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May 2004

Reel Time

Two movies on love and heartache, plus an Alien bonanza

Back by popular demand, our movie reviews: this month films to make you laugh, cry and screeeeeaaam!

Mambo Italiano ***
The new Canadian film Mambo Italiano could have just as easily been called My Big Fat Italian Wedding. Like My Big Fat Greek Wedding it deals—albeit with a different slant—with the problems faced by first-generation immigrants struggling to bridge the gap between two disparate cultures, in this case that of modern-day Canada and 1950s Italy. In Mambo Italiano our hero, shy, sensitive and gay Italo- Canadian Angelo (Luke Kirby), finds himself unequal to this struggle and calls the Gay Helpline in desperation. His father, Gino (Paul Sorvino), who moved the family from Italy to Montreal in the 1950s, has clung tenaciously to the culture of his forebears and nothing, states Angelo over the phone, is worse than being gay in a family where macho heterosexual behavior is the order of the day. When Angelo meets up with his childhood friend Nino (Peter Miller), who turns out also to be gay, the neurotic family antics switch into high gear. Angelo and Nino fall in love and move in together, but then find themselves in disagreement over how to present their relationship to the outside world. Angelo, bravely, wants to come out and tell his family and friends. Nino, on the other hand, is happy keeping their relationship a secret. After all, he’s not only Italian and gay but also a cop and he rather enjoys acting the macho-stud policeman. It’s a romantic, coming-of-age, coming-out, culture-clash comedy—a gay film that is trying to stay true to its content while appealing to a mainstream audience. Fortunately the theme, establishing one’s own identity, is something most of us can relate to, no matter what our sexual orientation may be, and the humor keeps this film jogging along nicely.
German Release Date (subject to change) May 20. US Rated R for language and sexual situations

Eternal Sunshine of the Spotless Mind ***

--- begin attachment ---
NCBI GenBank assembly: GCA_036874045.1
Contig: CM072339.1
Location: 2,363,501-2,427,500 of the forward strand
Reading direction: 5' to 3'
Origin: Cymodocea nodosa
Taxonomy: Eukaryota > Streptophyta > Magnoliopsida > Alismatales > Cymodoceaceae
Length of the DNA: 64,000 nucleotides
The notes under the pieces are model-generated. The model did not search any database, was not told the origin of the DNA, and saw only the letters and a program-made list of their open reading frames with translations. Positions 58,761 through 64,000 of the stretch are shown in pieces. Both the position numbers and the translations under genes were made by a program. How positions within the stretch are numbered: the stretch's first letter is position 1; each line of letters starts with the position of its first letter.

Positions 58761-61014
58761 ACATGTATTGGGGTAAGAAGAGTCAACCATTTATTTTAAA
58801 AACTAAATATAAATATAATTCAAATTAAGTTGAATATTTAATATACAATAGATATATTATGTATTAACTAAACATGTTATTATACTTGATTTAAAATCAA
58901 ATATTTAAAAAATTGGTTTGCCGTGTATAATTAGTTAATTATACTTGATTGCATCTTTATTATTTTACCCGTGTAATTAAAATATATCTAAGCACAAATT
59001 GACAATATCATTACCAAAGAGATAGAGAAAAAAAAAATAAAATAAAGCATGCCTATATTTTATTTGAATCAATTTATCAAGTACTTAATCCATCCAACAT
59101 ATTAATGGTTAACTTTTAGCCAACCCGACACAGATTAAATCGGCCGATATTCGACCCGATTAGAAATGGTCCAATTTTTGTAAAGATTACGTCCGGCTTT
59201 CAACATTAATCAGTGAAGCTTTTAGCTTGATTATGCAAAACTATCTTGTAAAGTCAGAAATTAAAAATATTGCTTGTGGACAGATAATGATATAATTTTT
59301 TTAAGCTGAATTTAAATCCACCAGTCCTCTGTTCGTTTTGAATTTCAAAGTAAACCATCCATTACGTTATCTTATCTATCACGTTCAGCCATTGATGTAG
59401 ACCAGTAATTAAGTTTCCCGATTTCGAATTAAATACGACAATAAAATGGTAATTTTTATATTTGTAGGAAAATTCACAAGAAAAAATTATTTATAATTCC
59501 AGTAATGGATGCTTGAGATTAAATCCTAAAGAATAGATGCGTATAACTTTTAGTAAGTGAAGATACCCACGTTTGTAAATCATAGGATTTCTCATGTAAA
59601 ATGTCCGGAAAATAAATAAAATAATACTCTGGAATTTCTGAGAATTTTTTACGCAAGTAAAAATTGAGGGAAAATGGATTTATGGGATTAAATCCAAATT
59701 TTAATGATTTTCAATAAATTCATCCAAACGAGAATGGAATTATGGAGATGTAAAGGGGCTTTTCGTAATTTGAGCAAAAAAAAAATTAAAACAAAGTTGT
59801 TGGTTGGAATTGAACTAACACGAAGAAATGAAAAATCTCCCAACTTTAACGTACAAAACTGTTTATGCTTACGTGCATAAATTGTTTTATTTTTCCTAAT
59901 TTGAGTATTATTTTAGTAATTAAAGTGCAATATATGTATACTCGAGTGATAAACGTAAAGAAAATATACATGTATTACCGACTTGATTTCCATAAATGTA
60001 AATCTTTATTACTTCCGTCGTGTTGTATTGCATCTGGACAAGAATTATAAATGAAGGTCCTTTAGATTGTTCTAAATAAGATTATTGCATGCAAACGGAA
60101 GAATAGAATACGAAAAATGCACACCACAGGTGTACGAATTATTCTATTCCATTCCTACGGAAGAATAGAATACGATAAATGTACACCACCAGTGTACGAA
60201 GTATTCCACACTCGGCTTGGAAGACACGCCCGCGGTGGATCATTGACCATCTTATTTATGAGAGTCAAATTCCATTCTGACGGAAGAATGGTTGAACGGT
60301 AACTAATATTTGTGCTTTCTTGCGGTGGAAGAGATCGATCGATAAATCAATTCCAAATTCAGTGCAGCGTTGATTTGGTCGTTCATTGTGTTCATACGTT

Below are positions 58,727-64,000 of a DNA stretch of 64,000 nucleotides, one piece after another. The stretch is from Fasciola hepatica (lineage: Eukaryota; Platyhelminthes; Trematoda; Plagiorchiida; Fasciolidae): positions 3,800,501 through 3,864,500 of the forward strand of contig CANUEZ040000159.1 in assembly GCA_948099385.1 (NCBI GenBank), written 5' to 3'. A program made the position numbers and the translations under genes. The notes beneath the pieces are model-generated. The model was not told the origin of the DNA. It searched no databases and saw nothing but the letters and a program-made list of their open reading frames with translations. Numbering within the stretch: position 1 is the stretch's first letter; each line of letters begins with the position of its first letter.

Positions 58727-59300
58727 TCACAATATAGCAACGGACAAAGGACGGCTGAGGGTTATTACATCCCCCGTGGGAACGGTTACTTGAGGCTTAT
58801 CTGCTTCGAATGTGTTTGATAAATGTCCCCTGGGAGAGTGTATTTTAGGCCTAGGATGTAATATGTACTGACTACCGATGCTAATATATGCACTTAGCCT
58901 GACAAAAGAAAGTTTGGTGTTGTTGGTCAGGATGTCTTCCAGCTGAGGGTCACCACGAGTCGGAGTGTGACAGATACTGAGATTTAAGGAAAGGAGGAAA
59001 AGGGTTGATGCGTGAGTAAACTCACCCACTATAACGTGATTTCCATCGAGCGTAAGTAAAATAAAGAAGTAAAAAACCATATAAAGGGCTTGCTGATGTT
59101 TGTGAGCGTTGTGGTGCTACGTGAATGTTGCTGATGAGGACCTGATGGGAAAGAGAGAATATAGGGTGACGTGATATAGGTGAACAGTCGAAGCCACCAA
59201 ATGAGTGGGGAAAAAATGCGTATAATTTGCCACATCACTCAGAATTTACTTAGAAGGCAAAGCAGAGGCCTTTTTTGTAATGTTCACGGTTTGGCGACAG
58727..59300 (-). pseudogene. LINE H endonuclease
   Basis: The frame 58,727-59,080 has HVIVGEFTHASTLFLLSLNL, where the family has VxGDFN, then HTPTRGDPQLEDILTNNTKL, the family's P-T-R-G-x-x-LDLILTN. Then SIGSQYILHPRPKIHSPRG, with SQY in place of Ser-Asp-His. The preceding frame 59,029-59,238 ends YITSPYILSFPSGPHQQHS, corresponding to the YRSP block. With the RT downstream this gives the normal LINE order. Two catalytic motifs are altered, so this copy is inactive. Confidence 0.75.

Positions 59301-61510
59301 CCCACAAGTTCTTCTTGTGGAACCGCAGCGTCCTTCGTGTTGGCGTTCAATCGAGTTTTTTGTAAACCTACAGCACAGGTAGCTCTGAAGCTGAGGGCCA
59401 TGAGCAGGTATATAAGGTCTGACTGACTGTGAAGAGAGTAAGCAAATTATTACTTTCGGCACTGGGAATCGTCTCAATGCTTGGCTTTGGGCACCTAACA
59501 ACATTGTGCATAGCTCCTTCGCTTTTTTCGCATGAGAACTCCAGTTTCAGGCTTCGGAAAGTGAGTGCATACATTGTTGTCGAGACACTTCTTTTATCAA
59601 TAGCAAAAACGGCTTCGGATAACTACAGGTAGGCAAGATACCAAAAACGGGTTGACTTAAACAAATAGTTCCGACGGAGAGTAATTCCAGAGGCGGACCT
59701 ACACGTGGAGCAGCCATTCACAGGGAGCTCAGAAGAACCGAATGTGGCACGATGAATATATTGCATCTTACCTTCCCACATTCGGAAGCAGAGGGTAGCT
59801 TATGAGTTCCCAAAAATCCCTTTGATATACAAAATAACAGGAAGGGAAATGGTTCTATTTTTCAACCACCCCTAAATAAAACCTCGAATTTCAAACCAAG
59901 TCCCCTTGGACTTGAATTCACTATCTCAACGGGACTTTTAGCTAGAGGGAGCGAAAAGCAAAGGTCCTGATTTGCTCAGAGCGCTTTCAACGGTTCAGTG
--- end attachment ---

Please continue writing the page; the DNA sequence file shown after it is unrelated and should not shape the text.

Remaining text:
Valentine’s Day. The day of love. The day of lovers. Or, in this case, the day when the love of your life decides to wipe your relationship from her memory. And it is exactly this fate that is about to befall Joel Barish (Jim Carrey) at the opening of Eternal Sunshine of the Spotless Mind. The object of Joel’s affection is the beautiful, but rather impulsive Clementine Kruczynski (Kate Winslet), who seems to change her mind as often as her appearance. If you’re looking for a straightforward boy-meets-girl-boy-loses-girl-boy-gets-girl-back romantic motion picture, this is not for you. The film does appear to be just another quirky romantic comedy for the first 20 minutes before the opening credits (finally) appear, but then suddenly goes into a tailspin, switching back and forth wildly in time and location as Joel struggles to maintain his equilibrium in the face of his girlfriend’s emotional volte-face. Written by one of the most original voices in Hollywood today, Charlie Kaufman (Being John Malkovich, Adaptation), Eternal Sunshine of the Spotless Mind is both an honest and horribly confusing portrayal of the vicissitudes of love. Expertly directed by Michel Gondry, the film manipulates lighting and sound to underline the desperation of the characters. The performances are wonderful, surely Carrey’s best, and the supporting cast with young A-List stars such as Kirsten Dunst (Spiderman) and Elijah Wood (Lord of the Rings) round out the emotional core of the film’s subplots. It is a movie to be experienced with the heart and not the mind. And if it’s any consolation: there is a happy end. Sort of.
German Release Date (subject to change) May 13. US Rated R for language, some drug and sexual content

New Release on DVD:
Aliens – Quadrilogy
If emotional nightmares leave you cold and you’re looking for a scary movie that really packs the punches, this month brings back the mother of all monsters in a special collector’s edition series of the four Alien films on DVD. The box set is called Aliens – Quadrilogy and contains Ridley Scott’s director’s cut of the original Alien (1979), James Cameron’s Aliens (1986), David Fincher’s Alien 3 (1992) and Jean-Pierre Jeunet’s Alien Resurrection (1997). The nine-disc set details the making of all four films. Would-be film directors and those who don’t mind having their favorite horror scenes dissected and explained will be well served by Quadrilogy. Both Ridley Scott and Jean-Pierre Jeunet provide running commentaries to the first and last installments, respectively. Disappointingly, however, Aliens and Alien 3 feature only voice-overs by members of the cast and crew and there is not a single word from delectable Alien star Sigourney Weaver. Nonetheless a must-have set for hardcore sci-fi fans.
German Release Date (subject to change) May 3. US Rated R for sci-fi violence/gore and language

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